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             The end of the link requiring the authentication.  The
             authenticator specifies the authentication protocol to be
             used in the Configure-Request during Link Establishment

             The other end of the point-to-point link; the end which is
             being authenticated by the authenticator.

   silently discard
             This means the implementation discards the packet without
             further processing.  The implementation SHOULD provide the
             capability of logging the error, including the contents of
             the silently discarded packet, and SHOULD record the event
             in a statistics counter.

   displayable message
             This is interpreted to be a human readable string of
             characters, and MUST NOT affect operation of the protocol.
             The message encoding MUST follow the UTF-8 transformation
             format [5].

2.  PPP Extensible Authentication Protocol (EAP)

   The PPP Extensible Authentication Protocol (EAP)  is a general
   protocol for PPP authentication which supports multiple
   authentication mechanisms.  EAP does not select a specific
   authentication mechanism at Link Control Phase, but rather postpones
   this until the Authentication Phase.  This allows the authenticator
   to request more information before determining the specific
   authentication mechanism.  This also permits the use of a "back-end"
   server which actually implements the various mechanisms while the PPP
   authenticator merely passes through the authentication exchange.

   1. After the Link Establishment phase is complete, the authenticator
      sends one or more Requests to authenticate the peer.  The Request
      has a type field to indicate what is being requested.  Examples of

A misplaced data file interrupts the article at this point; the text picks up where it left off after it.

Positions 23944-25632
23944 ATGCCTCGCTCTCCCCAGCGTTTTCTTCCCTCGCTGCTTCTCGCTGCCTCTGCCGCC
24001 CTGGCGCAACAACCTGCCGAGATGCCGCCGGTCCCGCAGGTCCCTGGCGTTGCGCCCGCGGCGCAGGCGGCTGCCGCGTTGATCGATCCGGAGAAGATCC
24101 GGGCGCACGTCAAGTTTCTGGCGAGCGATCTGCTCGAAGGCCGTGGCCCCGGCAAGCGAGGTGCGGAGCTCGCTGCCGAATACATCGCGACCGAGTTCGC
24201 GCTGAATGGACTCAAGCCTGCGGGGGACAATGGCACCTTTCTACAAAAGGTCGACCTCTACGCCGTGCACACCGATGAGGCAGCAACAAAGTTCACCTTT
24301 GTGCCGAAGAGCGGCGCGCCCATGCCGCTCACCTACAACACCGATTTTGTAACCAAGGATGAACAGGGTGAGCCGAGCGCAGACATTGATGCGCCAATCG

Request types include Identity,  MD5-challenge, One-Time
      Passwords, Generic Token Card, etc.  The MD5-challenge type
      corresponds closely to the CHAP authentication protocol.
      Typically, the authenticator will send an initial Identity Request
      followed by one or more Requests for authentication information.
      However, an initial Identity Request is not required, and MAY be
      bypassed in cases where the identity is presumed (leased lines,
      dedicated dial-ups, etc.).

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   2. The peer sends a Response packet in reply to each Request.  As
      with the Request packet, the Response packet contains a type field
      which corresponds to the type field of the Request.

   3. The authenticator ends the authentication phase with a Success or
      Failure packet.


   The EAP protocol can support multiple authentication mechanisms
   without having to pre-negotiate a particular one during LCP Phase.

   Certain devices (e.g. a NAS) do not necessarily have to understand
   each request type and may be able to simply act as a passthrough
   agent for a "back-end" server on a host.  The device only need look
   for the success/failure code to terminate the authentication phase.


   EAP does require the addition of a new authentication type to LCP and
   thus PPP implementations will need to be modified to use it.  It also
   strays from the previous PPP authentication model of negotiating a
   specific authentication mechanism during LCP.

2.1.  Configuration Option Format

   A summary of the Authentication-Protocol Configuration Option format
   to negotiate the EAP Authentication Protocol is shown below.  The
   fields are transmitted from left to right.

    0                   1                   2                   3
    0 1 2 3 4 5 6 7 8 9 0 1 2 3 4 5 6 7 8 9 0 1 2 3 4 5 6 7 8 9 0 1
   |     Type      |    Length     |     Authentication-Protocol   |






      C227 (Hex) for PPP Extensible Authentication Protocol (EAP)

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2.2.  Packet Format

   Exactly one PPP EAP packet is encapsulated in the Information field
   of a PPP Data Link Layer frame where the protocol field indicates
   type hex C227 (PPP EAP).  A summary of the EAP packet format is shown
   below.  The fields are transmitted from left to right.

    0                   1                   2                   3
    0 1 2 3 4 5 6 7 8 9 0 1 2 3 4 5 6 7 8 9 0 1 2 3 4 5 6 7 8 9 0 1